After visiting the highest mountain in the lower 48 states, we adventured to see the oldest living trees in the world – the amazing bristlecone pines. They are 4,000 or even 5,000 years old and still standing. They live deep in the mountains and survive in the most unlikely environment: above 10,000 feet, cold winter, short growing season, and poor soil. How did bristlecone pines attain their longevity? We were to find out.
We left our campground which at about 7,500 feet in the morning and drove down the winding mountain road to Big Pine with an elevation of 4,000 feet. After passing the “big pine”- a giant sequoia at the intersection of Highway 395 and road 168, we were on our way to meet the ancient bristlecone pines. From the distance, we saw lines of the road zigzag climbing up the mountains and then it disappeared at the pass. Yellow flowering rabbitbrushes brightened up the desert landscape. We came to a section of wavy road that tossed us up and down like riding the wave. Then the narrow road cut deep through giant rocks. The road wound its way through siltstones and sandstones, and then blue limestones. Westgard Pass divides the range into White Mountains in the north and Inyo Mountains in the south. More bluish short Pinyon pines appeared along the road. In this dry and harsh environment, it might be better to stay short. Pinyon pines were laden with small pine cones. Pine nuts of Pinyon pines are said to be delicious.
We passed the Grandview Campground at an elevation of 8,600 feet and the road started to become steep and winding. Our GMC Canyon made numerous scary switchbacks and took us to Sierra View where the panoramic view of Sierras awaits. Only at this high elevation did we feel how deep Owens Valley is. Amid the chilly morning wind, I walked to the tip of the Sierra View point at an elevation of about 9,298 feet. I was almost as high as those majestic Sierra Mountains. It was a breathtaking view of high Sierras all the way from Mt. Dana in Yosemite to Mt. Whitney (not visible). The recent snow made the peaks more beautiful. Soaring above Big Pine, the Palisades stood out with their gleaming glaciers wrapping around their steep peaks. The contrast scene of Owens Valley was obvious with the dry Owens Lake at the south and trees and farmlands at Big Pine. A dark lizard peaked its head out from the dark boulders looking at me. Pinon pines still survive at this elevation. A dwarf juniper laid on the ground was still exuberant.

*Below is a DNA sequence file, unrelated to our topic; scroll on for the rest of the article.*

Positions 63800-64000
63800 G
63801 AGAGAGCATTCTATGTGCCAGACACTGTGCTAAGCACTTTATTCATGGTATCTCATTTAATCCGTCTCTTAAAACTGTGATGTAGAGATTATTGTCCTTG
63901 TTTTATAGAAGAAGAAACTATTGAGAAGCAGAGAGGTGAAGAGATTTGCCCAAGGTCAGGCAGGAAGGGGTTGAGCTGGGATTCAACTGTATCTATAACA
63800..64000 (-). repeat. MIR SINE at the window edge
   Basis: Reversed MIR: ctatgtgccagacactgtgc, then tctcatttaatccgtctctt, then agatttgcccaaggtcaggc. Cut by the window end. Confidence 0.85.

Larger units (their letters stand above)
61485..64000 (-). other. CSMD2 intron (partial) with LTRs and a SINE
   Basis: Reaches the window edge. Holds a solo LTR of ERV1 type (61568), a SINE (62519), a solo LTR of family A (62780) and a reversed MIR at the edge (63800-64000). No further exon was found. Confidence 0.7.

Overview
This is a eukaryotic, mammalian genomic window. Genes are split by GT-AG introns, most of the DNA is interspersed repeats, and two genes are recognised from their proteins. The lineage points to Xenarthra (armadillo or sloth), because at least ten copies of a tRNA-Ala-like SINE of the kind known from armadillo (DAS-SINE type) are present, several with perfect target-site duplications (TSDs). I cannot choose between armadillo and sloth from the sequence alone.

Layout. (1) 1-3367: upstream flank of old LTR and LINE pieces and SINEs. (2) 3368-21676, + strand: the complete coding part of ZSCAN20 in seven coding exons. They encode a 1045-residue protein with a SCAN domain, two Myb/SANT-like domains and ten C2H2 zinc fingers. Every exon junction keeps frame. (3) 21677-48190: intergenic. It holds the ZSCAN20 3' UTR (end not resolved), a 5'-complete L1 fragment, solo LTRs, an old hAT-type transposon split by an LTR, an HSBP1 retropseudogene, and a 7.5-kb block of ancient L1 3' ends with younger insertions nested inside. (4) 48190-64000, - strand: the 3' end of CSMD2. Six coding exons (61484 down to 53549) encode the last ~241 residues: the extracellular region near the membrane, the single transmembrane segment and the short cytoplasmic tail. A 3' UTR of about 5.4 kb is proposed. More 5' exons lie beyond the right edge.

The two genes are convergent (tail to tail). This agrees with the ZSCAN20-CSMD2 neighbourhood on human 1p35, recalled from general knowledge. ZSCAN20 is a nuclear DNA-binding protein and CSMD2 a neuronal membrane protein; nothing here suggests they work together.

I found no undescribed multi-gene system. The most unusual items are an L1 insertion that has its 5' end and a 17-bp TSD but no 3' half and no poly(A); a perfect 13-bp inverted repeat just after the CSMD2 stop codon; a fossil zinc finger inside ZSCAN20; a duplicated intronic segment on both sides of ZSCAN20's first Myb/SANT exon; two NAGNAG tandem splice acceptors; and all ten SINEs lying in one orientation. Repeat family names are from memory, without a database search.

We kept on going higher on the narrow steep mountain road and finally arrived at Shulman Grove Visitor Center. Yeah!!! How excited we were! At an elevation of 10,000 feet, it opens from May through October. After listening to the lecture given by the ranger and watching a short movie about bristlecone pines, we had our lunch and decided which trail to go. I was going to take the strenuous Methuselah Walk to find the oldest living tree but it would take 2 to 4 hours. So I had to give up my desire to meet “Methuselah,” 4,849 years old granddaddy, and took a hike on discovery trail.
The one-mile Discovery Trail was a moderate challenging hilly trail with interpretive signs along the way. Dr. Shulman used dendrochronology, the study of tree-rings by taking core samples of trees, to identify the oldest bristlecone pine in the world. Ancient bristlecone pines with age over 4,000 years old live on this dry, sunny southern slope. One would think good environment such as water and good soil contributes to longevity of trees. But bristlecone pines are the ancient dwarfs that live in an adverse environment with few competitors. With an only 45 days growing season, bristlecone pines grow only one inch over 100 years. In dry years, they grow even slower. The slow growth creates very hard, dense and resinous wood that ward off disease and insects. Aha! This might be the secret of longevity.
The southern slope was hilly with white dolomite soil and scattered dolomites. There are two types of pines here: limber pines and bristlecone pines. Bristlecone pines prefer less nutrient but higher moist dolomite soil. Bristlecone pines have twisted, long, narrow branches. One ancient bristlecone pine had exposed roots with severe soil erosion underneath. A 3 feet soil erosion from the original soil level. Big white dolomite rocks are under its main root system. However, this ancient bristlecone pine took a stronghold of the upper eroding soil with its strong and twisted roots and still alive after thousands of years. Its twisted, gnarled, bark exposed main body – the grandad and dad have given up, but its side body – the junior still lives strong. The exposed roots might be vulnerable to disease and insects. A Clark’s Nutcracker twitted on top of a pine, wishing this ancient tree live for another thousand years.
The returning trail was a slope filled with red quartzite rocks. Two ancient bristlecone pines stood on the slope where a patch of dolomites was. From the size of the multi-trunk, it seemed to be at least 4,000 years. Could this be the oldest in this grove? I couldn’t decide which bristlecone pine I saw was the oldest in this grove because the ages of trees were not identified in order to protect these ancients. I guess the one with the thickest multi-trunks might be the oldest. But they all deserve my respect. And I love each of them because each one is unique and has a strong soul in it.